The improvement of maritime traffic safety and security is a subject of growing interest, since the traffic is constantly increasing. In fact, a large number of human activities take place in maritime domain, varying from cruise and trading ships up to vessels involved in nefarious activities such as piracy, human smuggling or terrorist actions. The systems based on Automatic Identification System (AIS) transponder cannot cope with non-cooperative or non-equipped vessels that instead can be detected, tracked and identified by means of radar system. In particular, passive bistatic radar (PBR) systems can perform these tasks without a dedicated transmitter, since they exploit illuminators of opportunity as transmitters. The lack of a dedicated transmitter makes such systems low cost and suitable to be employed in areas where active sensors cannot be placed such as, for example, marine protected areas. Innovative solutions based on terrestrial transmitters have been considered in order to increase maritime safety and security, but these kinds of sources cannot guarantee a global coverage, such as in open sea. To overcome this problem, the exploitation of global navigation satellites system (GNSS) as transmitters of opportunity is a prospective solution. The global, reliable and persistent nature of these sources makes them potentially able to guarantee the permanent monitoring of both coastal and open sea areas. To this aim, this thesis addresses the exploitation of Global Navigation Satellite Systems (GNSS) as transmitters of opportunity in passive bistatic radar (PBR) systems for maritime surveillance. The main limitation of this technology is the restricted power budget provided by navigation satellites, which makes it necessary to define innovative moving target detection techniques specifically tailored for the system under consideration. For this reason, this thesis puts forward long integration time techniques able to collect the signal energy over long time intervals (tens of seconds), allowing the retrieval of suitable levels of signal-to-disturbance ratios for detection purposes. The feasibility of this novel application is firstly investigated in a bistatic system configuration. A long integration time moving target detection technique working in bistatic range&Doppler plane is proposed and its effectiveness is proved against synthetic and experimental datasets. Subsequently the exploitation of multiple transmitters for the joint detection and localization of vessels at sea is also investigated. A single-stage approach to jointly detect and localize the ship targets by making use of long integration times (tens of seconds) and properly exploiting the spatial diversity offered by such a configuration is proposed. Furthermore, the potential of the system to extract information concerning the detected target characteristics for further target classification is assessed.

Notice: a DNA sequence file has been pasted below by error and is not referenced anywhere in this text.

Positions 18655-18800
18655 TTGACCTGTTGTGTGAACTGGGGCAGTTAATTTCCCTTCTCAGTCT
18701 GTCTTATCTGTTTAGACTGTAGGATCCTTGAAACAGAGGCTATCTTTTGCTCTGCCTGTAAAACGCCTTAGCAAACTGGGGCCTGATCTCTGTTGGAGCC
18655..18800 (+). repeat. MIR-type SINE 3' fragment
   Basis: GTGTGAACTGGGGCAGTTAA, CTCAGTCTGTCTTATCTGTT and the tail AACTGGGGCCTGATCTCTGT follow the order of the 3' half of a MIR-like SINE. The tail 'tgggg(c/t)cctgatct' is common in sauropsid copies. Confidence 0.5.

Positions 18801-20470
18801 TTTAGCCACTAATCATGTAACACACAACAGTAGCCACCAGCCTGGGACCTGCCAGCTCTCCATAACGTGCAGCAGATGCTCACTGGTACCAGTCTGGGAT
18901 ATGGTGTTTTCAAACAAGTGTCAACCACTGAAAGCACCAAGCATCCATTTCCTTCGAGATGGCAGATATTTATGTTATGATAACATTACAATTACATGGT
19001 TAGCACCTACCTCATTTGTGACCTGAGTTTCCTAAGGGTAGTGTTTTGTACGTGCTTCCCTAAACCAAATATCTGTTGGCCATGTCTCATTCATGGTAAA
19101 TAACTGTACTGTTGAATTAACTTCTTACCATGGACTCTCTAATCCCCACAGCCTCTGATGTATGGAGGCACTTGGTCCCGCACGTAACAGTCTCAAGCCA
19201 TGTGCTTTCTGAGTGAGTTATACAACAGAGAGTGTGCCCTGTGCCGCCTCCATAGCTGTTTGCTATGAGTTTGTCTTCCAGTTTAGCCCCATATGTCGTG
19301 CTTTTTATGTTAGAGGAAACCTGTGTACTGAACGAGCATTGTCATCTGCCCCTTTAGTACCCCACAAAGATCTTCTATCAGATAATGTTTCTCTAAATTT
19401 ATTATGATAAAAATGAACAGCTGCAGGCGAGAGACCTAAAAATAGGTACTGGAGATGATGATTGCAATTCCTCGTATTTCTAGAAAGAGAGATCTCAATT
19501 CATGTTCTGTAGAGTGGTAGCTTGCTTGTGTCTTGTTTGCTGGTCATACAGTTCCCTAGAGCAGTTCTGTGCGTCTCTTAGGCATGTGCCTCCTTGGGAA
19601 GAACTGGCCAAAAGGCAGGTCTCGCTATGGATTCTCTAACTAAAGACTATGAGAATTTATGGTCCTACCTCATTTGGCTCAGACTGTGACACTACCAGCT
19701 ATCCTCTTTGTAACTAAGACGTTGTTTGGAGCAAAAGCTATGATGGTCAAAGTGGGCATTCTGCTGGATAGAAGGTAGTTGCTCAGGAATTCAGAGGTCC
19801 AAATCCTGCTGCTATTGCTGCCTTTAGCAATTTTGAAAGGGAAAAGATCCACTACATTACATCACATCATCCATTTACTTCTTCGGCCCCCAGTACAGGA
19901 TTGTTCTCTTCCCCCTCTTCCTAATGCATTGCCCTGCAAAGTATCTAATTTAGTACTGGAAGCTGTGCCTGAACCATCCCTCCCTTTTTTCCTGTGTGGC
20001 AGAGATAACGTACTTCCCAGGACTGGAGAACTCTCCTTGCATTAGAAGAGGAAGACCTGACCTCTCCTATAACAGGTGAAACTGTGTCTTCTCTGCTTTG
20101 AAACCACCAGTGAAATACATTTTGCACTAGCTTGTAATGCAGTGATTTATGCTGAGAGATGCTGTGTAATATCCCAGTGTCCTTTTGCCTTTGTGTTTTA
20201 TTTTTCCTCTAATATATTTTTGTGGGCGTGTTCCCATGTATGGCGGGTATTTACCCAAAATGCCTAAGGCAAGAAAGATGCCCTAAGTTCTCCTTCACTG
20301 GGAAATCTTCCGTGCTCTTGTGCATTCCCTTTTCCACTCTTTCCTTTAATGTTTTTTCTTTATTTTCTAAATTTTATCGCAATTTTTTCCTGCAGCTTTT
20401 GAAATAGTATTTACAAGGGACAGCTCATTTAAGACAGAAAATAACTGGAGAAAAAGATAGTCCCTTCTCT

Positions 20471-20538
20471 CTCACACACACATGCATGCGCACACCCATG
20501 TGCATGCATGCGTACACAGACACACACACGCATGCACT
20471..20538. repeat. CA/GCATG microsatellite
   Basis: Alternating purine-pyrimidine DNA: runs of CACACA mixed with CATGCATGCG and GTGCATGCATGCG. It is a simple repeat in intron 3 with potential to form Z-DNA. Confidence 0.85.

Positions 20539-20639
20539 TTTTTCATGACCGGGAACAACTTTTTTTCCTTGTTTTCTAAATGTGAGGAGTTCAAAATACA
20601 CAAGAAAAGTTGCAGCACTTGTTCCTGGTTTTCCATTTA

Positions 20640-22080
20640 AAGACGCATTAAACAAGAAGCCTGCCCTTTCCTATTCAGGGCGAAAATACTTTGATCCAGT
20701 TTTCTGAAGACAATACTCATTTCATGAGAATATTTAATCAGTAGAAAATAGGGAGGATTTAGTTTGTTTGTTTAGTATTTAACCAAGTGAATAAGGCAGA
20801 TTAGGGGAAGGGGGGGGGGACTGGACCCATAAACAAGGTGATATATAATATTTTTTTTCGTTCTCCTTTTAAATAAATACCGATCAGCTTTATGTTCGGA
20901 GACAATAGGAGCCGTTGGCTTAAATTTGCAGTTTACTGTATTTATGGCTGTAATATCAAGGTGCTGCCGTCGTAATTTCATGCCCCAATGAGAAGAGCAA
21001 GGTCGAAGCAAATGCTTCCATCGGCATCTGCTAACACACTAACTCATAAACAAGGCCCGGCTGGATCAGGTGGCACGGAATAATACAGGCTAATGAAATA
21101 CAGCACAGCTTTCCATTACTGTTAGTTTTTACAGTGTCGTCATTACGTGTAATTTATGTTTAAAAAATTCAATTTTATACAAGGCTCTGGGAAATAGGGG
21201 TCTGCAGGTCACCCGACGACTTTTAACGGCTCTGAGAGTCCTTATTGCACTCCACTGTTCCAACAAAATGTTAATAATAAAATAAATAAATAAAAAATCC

GNSS-based passive radar techniques for maritime surveillance / Pieralice, Federica. - (2019 Feb 18).

GNSS-based passive radar techniques for maritime surveillance

PIERALICE, FEDERICA
2019-02-18

Abstract